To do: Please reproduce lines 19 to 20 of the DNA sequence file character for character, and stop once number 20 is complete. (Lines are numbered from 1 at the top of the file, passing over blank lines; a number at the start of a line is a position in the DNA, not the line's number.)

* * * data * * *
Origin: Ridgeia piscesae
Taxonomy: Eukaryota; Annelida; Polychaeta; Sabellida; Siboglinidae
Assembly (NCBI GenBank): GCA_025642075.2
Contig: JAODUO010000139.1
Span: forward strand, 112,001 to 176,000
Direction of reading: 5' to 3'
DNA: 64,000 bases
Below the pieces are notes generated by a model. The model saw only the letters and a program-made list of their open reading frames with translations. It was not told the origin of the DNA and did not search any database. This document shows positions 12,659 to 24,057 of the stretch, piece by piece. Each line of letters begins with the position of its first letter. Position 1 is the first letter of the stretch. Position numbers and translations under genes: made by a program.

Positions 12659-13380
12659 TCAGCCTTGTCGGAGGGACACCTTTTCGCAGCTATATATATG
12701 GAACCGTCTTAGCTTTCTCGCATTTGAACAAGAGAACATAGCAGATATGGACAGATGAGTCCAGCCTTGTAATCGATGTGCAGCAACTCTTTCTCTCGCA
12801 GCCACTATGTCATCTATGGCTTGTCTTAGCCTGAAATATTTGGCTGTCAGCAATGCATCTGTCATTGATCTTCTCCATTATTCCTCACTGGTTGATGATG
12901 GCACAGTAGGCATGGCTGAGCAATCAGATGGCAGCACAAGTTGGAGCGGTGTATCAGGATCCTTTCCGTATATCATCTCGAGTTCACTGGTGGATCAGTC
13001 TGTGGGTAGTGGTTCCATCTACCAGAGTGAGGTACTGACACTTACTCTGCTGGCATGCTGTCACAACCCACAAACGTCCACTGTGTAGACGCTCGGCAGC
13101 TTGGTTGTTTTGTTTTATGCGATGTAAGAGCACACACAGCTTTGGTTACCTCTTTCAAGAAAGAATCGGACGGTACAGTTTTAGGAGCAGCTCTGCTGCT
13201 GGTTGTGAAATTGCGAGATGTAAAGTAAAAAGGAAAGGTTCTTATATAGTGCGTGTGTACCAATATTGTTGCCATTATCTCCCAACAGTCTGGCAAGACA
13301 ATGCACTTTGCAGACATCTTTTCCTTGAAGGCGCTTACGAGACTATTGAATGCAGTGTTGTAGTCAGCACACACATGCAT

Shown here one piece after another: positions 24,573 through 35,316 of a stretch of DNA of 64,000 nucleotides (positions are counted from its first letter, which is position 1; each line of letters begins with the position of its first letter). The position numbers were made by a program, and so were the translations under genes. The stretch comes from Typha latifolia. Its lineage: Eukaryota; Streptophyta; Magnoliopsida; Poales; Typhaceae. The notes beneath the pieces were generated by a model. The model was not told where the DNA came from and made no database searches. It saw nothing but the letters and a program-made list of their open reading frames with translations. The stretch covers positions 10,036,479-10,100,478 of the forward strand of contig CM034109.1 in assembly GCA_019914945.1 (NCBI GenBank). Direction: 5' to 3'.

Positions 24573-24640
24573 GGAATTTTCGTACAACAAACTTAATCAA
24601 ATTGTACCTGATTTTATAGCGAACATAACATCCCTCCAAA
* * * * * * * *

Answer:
Positions 24573-24640
24573 GGAATTTTCGTACAACAAACTTAATCAA